What's Next for (Bill) Clinton and the Anti-Obama Attack Machine?

| Sat Jan. 26, 2008 10:28 PM EST

"Ladies and gentlemen, this is an interesting race." So said former President Bill at a campaign rally in Independence, Missouri, on Saturday night, while Barack Obama was cleaning his wife's clock in South Carolina. Well, Bill Clinton has done his best to make the contest more interesting—and more down-and-dirty. Campaigning in South Carolina, he drew Barack Obama into a mudwrestle and sucked up plenty of oxygen. Though Clinton failed to stop a much-anticipated Obama win in the Palmetto State—and might have even pushed voters toward Obama—he certainly helped shaped the race to his wife's benefit. Obama has been campaigning as an unconventional and inspirational leader against a conventional and divisive politician. Yet the ex-president managed to turn the contest into a face-off between two acrimonious camps, which undermines Obama's preferred narrative: a transformational candidate versus a Washington rerun. And today—before the vote-counting began—Clinton compared Obama to Jesse Jackson. It was tough not to read Clinton's remark as an attempt to dismiss Obama as the black candidate who cannot win.

Clinton's hit-man role has peeved some Democrats. Two days ago, Robert Reich, who was Clinton's labor secretary, blogged that "Bill Clinton's ill-tempered and ill-founded attacks on Barack Obama are doing no credit to the former President, his legacy, or his wife's campaign." But should the Clintons care if they lose Reich but gain the nomination?

Short answer: no. But there will be recriminations. Clinton's South Carolina rampage will not be forgotten by Democrats and liberals. And it remains to be seen if B. Clinton will continue his anti-Obama crusade in the coming days, as Supersaturated Tuesday approaches. The day before South Carolina Democrats voted for Obama over Clinton by a two-to-one margin, I asked a senior Clinton campaign aide if the campaign had any reservations about Bill Clinton's actions in South Carolina. This aide looked pained. "He cannot be controlled," s/he said. I remarked that it looked as if Clinton had been deployed in a strategic manner. "Not for some of us," the aide said. But the campaign could have decided not to send him to South Carolina, I noted. "Yeah, Mr. President, we have some important campaign rallies for you to attend in Alaska," the aide replied—sarcastically.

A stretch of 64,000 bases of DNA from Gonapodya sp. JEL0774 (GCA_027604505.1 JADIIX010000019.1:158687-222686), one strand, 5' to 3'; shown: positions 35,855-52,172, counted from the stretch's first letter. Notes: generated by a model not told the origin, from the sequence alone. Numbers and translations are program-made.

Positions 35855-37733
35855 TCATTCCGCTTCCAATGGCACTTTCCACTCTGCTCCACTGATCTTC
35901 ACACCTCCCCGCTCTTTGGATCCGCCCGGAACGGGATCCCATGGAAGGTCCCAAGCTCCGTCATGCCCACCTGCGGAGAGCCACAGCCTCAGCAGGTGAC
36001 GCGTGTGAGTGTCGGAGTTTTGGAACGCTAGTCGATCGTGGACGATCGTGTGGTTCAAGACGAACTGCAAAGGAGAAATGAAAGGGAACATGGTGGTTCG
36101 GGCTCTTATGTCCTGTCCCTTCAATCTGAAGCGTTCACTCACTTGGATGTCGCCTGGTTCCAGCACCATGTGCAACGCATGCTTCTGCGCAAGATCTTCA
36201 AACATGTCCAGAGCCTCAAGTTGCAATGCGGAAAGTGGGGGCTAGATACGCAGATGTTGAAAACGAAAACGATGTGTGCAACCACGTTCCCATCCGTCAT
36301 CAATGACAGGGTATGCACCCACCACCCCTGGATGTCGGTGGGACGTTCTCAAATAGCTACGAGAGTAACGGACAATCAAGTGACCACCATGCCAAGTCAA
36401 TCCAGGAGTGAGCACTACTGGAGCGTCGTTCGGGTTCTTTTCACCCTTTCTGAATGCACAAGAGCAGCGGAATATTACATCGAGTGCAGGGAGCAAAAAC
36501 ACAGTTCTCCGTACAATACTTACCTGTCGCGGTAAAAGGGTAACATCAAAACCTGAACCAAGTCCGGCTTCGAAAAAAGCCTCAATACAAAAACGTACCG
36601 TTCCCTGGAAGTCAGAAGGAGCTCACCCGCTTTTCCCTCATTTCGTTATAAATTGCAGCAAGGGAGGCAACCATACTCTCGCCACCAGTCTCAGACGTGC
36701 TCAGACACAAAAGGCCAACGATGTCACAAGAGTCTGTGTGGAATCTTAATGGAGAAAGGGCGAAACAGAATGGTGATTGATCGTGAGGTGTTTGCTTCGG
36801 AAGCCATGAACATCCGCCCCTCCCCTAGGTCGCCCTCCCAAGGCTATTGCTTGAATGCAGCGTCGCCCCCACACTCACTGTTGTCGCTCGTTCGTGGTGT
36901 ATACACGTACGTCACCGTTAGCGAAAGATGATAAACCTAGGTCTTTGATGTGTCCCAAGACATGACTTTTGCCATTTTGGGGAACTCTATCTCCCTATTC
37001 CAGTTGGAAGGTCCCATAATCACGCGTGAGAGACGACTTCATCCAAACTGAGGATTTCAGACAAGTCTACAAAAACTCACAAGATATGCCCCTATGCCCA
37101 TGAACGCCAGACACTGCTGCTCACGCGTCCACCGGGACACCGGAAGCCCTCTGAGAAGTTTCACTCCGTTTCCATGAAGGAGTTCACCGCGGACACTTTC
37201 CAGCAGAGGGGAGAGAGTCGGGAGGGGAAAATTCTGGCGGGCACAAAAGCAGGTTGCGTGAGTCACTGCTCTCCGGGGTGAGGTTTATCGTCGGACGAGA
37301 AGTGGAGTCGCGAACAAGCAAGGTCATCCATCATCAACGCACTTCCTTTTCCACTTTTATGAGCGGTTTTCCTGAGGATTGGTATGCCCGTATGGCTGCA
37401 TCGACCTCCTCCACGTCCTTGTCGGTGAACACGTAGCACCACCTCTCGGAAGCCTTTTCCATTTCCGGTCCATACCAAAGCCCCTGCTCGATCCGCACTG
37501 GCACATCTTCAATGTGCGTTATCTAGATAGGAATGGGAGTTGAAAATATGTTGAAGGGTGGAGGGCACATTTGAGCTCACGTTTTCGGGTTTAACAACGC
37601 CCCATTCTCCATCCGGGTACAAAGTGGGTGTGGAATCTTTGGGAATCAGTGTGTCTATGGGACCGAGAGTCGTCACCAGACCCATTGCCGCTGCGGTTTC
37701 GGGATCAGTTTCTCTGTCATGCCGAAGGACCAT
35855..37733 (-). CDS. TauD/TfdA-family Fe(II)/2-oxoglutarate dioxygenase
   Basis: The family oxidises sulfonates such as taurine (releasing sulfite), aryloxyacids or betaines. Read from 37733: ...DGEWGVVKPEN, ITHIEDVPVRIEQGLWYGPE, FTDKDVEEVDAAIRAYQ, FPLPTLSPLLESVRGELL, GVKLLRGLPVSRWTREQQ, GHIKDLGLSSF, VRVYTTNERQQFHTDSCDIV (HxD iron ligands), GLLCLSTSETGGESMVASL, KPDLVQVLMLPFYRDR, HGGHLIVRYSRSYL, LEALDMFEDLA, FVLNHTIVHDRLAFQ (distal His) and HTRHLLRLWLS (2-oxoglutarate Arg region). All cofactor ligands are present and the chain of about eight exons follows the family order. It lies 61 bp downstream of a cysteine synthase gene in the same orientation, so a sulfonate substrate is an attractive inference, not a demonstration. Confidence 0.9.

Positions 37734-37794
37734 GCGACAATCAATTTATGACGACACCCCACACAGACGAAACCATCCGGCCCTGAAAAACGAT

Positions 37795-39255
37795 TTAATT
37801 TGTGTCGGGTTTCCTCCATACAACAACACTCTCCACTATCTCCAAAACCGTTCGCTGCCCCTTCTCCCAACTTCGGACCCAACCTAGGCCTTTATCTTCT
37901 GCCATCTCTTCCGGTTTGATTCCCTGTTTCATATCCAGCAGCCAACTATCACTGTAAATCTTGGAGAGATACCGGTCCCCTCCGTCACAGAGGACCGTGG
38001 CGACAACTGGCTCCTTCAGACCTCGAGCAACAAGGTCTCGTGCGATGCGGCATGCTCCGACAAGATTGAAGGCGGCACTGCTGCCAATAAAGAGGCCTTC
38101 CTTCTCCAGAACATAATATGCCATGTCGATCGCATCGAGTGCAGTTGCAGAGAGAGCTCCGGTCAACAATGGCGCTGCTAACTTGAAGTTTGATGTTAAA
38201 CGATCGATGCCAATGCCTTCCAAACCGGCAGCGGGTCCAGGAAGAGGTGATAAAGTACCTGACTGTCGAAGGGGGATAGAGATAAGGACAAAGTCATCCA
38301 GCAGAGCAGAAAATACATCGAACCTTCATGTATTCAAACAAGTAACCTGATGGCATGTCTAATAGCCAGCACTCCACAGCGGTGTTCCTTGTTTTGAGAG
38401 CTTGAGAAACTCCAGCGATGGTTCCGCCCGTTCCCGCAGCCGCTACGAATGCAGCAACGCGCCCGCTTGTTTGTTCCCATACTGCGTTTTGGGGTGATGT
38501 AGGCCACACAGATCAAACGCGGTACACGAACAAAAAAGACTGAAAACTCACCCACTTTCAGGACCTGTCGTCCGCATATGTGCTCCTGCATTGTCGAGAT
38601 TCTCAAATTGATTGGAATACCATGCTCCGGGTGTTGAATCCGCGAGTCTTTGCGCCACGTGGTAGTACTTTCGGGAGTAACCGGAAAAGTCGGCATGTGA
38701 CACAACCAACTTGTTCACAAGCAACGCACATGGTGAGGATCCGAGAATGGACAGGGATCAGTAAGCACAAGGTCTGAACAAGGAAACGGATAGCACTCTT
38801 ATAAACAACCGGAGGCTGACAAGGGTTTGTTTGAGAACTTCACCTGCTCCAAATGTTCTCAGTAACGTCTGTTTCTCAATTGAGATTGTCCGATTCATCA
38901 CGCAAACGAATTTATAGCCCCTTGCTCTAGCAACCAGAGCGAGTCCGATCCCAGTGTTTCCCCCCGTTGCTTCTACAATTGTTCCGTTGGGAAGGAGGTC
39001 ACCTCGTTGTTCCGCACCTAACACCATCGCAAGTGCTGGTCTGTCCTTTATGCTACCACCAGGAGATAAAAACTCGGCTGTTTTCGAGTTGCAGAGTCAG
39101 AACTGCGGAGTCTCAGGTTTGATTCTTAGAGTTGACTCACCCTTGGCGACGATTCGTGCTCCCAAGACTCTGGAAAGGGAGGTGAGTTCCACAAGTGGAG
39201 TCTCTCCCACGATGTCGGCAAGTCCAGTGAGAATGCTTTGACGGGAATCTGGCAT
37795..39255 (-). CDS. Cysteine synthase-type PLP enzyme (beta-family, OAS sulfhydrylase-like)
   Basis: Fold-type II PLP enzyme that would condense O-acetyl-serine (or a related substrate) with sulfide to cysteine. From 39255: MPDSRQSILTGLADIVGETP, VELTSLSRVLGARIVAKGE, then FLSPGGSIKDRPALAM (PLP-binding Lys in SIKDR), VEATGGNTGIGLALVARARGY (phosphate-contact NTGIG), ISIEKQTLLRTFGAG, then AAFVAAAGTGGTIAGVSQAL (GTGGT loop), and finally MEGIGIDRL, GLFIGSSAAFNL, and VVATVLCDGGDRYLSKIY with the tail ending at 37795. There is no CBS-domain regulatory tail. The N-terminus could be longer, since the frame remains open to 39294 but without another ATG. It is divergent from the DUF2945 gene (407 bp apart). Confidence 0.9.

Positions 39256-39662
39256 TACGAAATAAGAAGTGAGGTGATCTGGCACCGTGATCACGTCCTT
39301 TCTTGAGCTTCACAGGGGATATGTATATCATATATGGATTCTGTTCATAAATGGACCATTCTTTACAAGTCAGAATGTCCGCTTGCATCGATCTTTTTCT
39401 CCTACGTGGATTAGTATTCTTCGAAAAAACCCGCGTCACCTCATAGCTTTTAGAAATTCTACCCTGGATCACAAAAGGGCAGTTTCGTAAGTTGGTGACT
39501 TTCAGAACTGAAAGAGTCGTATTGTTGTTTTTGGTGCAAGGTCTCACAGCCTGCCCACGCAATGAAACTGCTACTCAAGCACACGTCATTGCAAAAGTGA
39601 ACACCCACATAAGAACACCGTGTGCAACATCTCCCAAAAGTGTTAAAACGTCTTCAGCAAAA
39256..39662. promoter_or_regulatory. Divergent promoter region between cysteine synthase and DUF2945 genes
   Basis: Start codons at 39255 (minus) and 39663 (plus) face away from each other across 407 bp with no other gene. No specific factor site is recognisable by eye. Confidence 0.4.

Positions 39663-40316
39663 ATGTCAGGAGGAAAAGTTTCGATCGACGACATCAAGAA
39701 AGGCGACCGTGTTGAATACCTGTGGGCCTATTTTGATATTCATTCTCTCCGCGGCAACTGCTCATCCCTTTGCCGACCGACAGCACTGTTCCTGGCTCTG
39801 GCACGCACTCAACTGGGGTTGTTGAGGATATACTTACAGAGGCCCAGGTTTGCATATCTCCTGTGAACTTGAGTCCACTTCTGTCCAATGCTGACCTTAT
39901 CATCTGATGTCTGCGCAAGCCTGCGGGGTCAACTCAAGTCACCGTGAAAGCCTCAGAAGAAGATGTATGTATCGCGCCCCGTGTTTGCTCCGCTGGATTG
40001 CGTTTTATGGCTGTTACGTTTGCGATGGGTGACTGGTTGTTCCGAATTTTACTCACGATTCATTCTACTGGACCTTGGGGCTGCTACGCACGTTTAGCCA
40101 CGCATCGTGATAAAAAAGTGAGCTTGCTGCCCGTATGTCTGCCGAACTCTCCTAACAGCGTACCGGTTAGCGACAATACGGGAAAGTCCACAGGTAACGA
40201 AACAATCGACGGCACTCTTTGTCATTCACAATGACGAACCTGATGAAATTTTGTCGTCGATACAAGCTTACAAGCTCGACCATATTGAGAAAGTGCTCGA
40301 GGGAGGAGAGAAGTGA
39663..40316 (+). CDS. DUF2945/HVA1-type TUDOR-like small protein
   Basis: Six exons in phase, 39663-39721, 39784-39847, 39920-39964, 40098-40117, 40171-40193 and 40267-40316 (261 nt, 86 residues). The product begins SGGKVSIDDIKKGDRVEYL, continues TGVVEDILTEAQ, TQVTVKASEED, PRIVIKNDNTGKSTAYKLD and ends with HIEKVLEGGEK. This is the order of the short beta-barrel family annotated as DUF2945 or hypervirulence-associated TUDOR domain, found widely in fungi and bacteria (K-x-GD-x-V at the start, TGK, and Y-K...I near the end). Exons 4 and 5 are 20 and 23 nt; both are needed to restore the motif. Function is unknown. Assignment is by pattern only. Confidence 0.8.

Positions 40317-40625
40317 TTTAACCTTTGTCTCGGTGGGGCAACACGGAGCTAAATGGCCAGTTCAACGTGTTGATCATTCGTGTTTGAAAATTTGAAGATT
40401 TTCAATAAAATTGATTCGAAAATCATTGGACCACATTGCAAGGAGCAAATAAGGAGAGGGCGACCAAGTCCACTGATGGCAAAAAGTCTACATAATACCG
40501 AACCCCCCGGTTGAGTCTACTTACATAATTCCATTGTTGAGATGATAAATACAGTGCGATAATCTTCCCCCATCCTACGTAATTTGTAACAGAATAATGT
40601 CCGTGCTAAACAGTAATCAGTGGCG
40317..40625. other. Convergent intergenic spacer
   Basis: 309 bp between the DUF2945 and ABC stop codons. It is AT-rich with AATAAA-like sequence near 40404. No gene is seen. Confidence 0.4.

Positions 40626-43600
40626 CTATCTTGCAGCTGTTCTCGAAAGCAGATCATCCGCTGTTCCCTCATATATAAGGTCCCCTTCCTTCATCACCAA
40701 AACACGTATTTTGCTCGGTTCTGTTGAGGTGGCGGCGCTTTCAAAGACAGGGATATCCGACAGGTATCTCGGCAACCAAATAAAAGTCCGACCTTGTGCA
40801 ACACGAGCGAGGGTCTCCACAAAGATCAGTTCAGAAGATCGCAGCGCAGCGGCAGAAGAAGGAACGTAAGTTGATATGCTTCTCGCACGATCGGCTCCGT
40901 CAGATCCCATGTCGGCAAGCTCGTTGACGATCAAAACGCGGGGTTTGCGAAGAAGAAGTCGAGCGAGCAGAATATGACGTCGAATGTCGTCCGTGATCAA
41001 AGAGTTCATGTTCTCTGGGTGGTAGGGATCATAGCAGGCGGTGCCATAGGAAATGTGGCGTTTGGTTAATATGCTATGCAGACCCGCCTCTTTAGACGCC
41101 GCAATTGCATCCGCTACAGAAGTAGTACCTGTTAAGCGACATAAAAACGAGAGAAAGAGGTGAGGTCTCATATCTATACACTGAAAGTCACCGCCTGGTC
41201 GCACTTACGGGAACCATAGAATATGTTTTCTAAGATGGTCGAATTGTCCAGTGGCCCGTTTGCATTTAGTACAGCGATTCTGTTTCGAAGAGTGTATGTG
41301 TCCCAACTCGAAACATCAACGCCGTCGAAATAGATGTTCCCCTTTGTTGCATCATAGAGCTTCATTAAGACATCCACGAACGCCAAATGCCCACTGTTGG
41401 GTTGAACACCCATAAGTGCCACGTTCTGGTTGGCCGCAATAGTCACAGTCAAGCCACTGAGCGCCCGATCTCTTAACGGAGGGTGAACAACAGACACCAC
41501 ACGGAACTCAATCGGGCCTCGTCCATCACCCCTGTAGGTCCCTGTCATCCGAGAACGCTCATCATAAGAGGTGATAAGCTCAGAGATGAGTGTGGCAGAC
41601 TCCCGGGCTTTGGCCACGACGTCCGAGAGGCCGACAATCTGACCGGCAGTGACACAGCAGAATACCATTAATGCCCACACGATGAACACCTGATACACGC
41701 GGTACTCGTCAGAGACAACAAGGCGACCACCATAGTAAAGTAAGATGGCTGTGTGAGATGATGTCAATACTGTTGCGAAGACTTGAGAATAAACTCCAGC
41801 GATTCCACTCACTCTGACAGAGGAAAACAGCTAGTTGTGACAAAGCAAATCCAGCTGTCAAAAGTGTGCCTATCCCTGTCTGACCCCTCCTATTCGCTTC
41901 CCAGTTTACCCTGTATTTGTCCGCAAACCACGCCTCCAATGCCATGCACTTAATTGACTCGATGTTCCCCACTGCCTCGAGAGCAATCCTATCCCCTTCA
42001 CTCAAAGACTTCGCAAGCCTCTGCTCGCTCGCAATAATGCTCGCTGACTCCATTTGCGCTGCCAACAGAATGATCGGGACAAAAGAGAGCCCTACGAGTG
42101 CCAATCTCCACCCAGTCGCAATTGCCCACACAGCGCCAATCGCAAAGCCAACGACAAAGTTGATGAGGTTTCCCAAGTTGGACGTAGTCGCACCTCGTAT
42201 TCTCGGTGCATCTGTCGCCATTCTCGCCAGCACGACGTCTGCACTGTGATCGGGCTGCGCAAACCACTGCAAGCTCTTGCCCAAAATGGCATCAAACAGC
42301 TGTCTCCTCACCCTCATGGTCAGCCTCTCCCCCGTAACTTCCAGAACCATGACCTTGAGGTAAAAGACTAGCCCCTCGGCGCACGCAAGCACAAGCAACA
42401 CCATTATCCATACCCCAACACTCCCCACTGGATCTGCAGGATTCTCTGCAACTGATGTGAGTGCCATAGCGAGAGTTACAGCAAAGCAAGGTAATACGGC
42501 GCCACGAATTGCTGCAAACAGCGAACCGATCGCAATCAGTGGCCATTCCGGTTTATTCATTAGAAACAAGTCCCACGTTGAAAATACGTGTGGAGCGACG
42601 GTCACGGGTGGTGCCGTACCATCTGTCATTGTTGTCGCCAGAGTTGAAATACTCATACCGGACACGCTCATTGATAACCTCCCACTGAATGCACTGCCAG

Obama Wins South Carolina; Plus, Bill's Jesse Jackson Comparison

| Sat Jan. 26, 2008 7:55 PM EST

Um, polls have been closed for 1 min and 50 seconds and MSNBC has already called South Carolina for Obama. According to the network itself, 0 percent of precincts have reported. More analysis to come.

By the way, earlier today Bill Clinton was asked in South Carolina what it means that it takes two Clintons to compete with one Obama. He said (and I'm paraphrasing), "Well, listen. Jesse Jackson won this state, too." Yikes. That answer has nothing to do with the question, but it does do three things. One, it lowers expectations. Two, it attributes Obama's victory exclusively to his race. It basically means, "Hey, a black candidate is always going to win this state." And three, it compares Barack Obama to a guy who is considered exclusively an advocate for black America, and whom many white Americans have an uncomfortable relationship with.

And, of course, it injects race into the conversation. Considering the fact that Bill Clinton has been running around South Carolina chastising reporters for focusing on race, it's a pretty cynical thing to say. Very strategic, and not very pretty.

Update: I'm still irritated by this B. Clinton statement. It's really dismissive of black voters: it suggests that they will always vote for a black candidate, instead of evaluating candidates on their merits. And it ignores the fact that just a few weeks ago, H. Clinton was crushing Obama in heavily black South Carolina.

Update Update: Video of B. Clinton's statement after the jump.